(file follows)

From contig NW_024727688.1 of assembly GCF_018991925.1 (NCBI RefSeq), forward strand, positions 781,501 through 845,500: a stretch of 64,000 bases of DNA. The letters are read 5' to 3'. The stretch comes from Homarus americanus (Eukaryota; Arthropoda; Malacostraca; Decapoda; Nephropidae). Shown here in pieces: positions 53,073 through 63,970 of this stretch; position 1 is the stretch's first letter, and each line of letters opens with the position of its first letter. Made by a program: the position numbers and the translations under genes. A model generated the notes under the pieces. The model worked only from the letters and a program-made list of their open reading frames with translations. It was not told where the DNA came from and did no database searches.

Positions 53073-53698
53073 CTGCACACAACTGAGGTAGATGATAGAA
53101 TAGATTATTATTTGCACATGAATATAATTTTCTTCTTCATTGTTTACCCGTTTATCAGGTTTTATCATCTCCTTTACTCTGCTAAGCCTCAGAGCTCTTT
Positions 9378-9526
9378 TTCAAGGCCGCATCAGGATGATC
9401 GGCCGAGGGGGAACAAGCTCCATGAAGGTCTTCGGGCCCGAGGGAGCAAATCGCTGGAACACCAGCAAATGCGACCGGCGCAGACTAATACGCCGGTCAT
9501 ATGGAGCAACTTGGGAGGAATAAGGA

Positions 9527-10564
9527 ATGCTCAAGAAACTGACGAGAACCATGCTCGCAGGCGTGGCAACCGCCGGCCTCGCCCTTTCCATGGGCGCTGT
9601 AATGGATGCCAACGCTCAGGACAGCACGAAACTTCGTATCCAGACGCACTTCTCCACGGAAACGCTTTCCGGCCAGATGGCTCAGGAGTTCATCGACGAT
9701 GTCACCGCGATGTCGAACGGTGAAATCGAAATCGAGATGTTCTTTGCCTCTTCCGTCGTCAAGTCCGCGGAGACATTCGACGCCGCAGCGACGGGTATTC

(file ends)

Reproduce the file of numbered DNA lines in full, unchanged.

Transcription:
From contig NW_024727688.1 of assembly GCF_018991925.1 (NCBI RefSeq), forward strand, positions 781,501 through 845,500: a stretch of 64,000 bases of DNA. The letters are read 5' to 3'. The stretch comes from Homarus americanus (Eukaryota; Arthropoda; Malacostraca; Decapoda; Nephropidae). Shown here in pieces: positions 53,073 through 63,970 of this stretch; position 1 is the stretch's first letter, and each line of letters opens with the position of its first letter. Made by a program: the position numbers and the translations under genes. A model generated the notes under the pieces. The model worked only from the letters and a program-made list of their open reading frames with translations. It was not told where the DNA came from and did no database searches.

Positions 53073-53698
53073 CTGCACACAACTGAGGTAGATGATAGAA
53101 TAGATTATTATTTGCACATGAATATAATTTTCTTCTTCATTGTTTACCCGTTTATCAGGTTTTATCATCTCCTTTACTCTGCTAAGCCTCAGAGCTCTTT
Positions 9378-9526
9378 TTCAAGGCCGCATCAGGATGATC
9401 GGCCGAGGGGGAACAAGCTCCATGAAGGTCTTCGGGCCCGAGGGAGCAAATCGCTGGAACACCAGCAAATGCGACCGGCGCAGACTAATACGCCGGTCAT
9501 ATGGAGCAACTTGGGAGGAATAAGGA

Positions 9527-10564
9527 ATGCTCAAGAAACTGACGAGAACCATGCTCGCAGGCGTGGCAACCGCCGGCCTCGCCCTTTCCATGGGCGCTGT
9601 AATGGATGCCAACGCTCAGGACAGCACGAAACTTCGTATCCAGACGCACTTCTCCACGGAAACGCTTTCCGGCCAGATGGCTCAGGAGTTCATCGACGAT
9701 GTCACCGCGATGTCGAACGGTGAAATCGAAATCGAGATGTTCTTTGCCTCTTCCGTCGTCAAGTCCGCGGAGACATTCGACGCCGCAGCGACGGGTATTC